170 cases against road expansion pending at Supreme Court, hundreds in other courts across country
KATHMANDU, Dec 4: The ruling of a full bench of the Supreme Court a year ago concerning the Kalimati-Nagdungua road section has halted road widening work that has been going on in Kathmandu Valley for nearly a decade. Government officials state that the roads in Kathmandu and elsewhere will not be widened now. The ruling by justices Kedar Prasad Chalise, Hari Krishna Karki and Purushottam Bhandari simply requires the government to adhere to the Land Acquisition Act regarding compensation while acquiring private land. However, the full text of the ruling says the land owners concerned should agree to the compensation amount offered by the government. The SC ruling will impact infrastructure projects other than roads also.
“Paying compensation as per the SC ruling means the government will have to spend billions. They [land owners] ask for compensation rates that are artificially high. And that stalls the process of land acquisition,” said Bhaikaji Tiwari, chief commissioner of Kathmandu Valley Development Authority. “The ruling not only affects the ongoing and future road projects but compensation will have to be paid even for roads that were widened earlier. Compensation in Kathmandu alone will amount to more than a billion rupees.”
Several cases concerning land acquisition are pending in court. Twenty seven people including Ram Krishna Maharjan have filed cases against the Satdobato -Godawari road expansion project. Bhim Kumari Bartaula and two others have filed cases against the Hetauda-Pathlaiya road section. Twenty-eight others, including Harish Chandra Shrestha and Madhav Prasad Neupane, have sued for compensation for the same road section.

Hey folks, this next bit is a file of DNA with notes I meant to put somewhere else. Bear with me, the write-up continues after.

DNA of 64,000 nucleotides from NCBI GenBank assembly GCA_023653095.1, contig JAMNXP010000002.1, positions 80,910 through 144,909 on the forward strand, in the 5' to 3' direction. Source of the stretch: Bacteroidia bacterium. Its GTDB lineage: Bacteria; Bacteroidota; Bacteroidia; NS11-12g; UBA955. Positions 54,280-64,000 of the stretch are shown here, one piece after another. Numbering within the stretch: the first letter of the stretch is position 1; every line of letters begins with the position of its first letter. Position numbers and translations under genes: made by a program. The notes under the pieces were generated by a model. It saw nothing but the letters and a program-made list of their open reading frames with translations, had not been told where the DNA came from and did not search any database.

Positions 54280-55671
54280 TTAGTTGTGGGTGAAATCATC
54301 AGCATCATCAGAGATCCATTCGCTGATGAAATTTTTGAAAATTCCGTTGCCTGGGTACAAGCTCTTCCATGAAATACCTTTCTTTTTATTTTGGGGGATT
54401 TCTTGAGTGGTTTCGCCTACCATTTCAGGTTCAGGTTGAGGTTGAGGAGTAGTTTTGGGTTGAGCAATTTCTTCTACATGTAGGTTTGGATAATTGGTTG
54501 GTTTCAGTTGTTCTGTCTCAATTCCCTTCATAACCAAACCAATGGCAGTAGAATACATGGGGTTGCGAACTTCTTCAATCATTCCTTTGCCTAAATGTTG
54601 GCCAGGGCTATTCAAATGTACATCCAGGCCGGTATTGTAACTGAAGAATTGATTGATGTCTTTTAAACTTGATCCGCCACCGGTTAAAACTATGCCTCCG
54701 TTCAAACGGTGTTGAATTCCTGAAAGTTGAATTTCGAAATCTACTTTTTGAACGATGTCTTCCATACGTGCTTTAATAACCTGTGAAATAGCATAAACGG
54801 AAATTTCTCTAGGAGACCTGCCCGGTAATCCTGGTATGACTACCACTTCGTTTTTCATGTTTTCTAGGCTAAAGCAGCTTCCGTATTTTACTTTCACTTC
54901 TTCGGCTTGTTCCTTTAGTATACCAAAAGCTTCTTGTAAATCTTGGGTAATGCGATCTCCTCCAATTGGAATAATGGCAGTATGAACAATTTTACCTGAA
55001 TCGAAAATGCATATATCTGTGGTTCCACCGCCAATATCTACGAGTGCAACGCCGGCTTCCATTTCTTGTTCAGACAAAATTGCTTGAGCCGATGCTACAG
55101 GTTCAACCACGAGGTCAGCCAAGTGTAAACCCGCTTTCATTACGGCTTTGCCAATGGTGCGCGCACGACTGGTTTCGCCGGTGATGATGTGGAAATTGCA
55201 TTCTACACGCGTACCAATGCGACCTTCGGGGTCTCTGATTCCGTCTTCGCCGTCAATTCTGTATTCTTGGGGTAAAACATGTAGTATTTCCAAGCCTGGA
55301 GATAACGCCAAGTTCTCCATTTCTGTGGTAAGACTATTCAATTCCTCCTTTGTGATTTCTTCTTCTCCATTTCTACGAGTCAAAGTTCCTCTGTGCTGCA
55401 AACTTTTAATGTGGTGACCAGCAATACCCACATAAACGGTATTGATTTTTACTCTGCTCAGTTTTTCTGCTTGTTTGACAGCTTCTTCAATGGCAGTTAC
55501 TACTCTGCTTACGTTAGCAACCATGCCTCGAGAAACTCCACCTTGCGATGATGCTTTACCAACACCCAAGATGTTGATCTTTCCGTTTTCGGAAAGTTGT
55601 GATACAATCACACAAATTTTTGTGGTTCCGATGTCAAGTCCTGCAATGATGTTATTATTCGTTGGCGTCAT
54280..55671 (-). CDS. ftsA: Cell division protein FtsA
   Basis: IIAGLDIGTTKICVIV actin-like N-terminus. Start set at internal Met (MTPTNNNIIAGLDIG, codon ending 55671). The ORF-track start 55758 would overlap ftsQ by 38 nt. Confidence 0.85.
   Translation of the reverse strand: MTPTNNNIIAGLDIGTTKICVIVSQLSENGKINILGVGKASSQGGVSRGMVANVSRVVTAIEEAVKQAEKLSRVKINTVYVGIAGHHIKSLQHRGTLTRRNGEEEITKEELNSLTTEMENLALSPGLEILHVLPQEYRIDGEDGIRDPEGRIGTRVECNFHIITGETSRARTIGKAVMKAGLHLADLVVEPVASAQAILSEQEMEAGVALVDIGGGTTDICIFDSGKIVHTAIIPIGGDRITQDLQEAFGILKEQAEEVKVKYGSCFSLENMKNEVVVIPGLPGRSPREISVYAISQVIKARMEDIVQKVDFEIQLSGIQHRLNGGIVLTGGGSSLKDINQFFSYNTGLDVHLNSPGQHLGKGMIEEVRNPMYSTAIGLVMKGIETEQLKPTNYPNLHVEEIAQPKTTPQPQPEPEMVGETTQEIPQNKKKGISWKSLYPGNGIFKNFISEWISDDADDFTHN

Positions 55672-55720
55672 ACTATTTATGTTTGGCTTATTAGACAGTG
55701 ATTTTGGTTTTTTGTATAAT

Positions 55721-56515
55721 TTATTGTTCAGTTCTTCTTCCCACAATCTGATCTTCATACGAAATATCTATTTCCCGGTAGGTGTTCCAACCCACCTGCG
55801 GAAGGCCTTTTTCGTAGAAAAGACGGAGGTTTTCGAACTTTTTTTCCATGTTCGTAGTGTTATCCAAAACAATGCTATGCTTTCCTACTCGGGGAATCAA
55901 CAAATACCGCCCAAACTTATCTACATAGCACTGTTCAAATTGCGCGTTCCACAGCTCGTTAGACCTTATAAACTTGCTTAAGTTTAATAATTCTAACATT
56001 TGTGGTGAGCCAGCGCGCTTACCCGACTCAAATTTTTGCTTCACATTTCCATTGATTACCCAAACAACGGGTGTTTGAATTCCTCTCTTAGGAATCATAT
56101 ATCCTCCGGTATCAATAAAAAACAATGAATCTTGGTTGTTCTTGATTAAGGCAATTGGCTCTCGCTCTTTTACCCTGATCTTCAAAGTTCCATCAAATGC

Similarly, 13 people including Dhana Joshi have moved the courts over the expansion of the Dhangadhi-Dadeldhura highway. Shambhu Chaudhari and 66 others have likewise gone to court against the Dharan- Chatara-Beltar-Gaighat road section. Purnamaya Tamang has brought suit against the Hile-Leguwaghat-Bhojpur section. Kapildev Yadav and 68 others are litigating against the six-lane Bara-Jitpur road.
The Jorpati-Sankhu road widening project is in trouble as Sanubabu Bishanke and 330 others have filed suit for compensation. Locals unhappy with the Satdobato-Chapagaun and Birgunj-Pathlaiya roads are also in the legal frays.
The list is long.
One hundred and seventy such cases have been filed at the Supreme Court alone. There is no dearth of road-related cases at district and high courts either. According to government engineers and lawyers, all these cases now attract the SC ruling which clearly favors plaintiffs over the government in matters regarding compensation for land.
The compensation story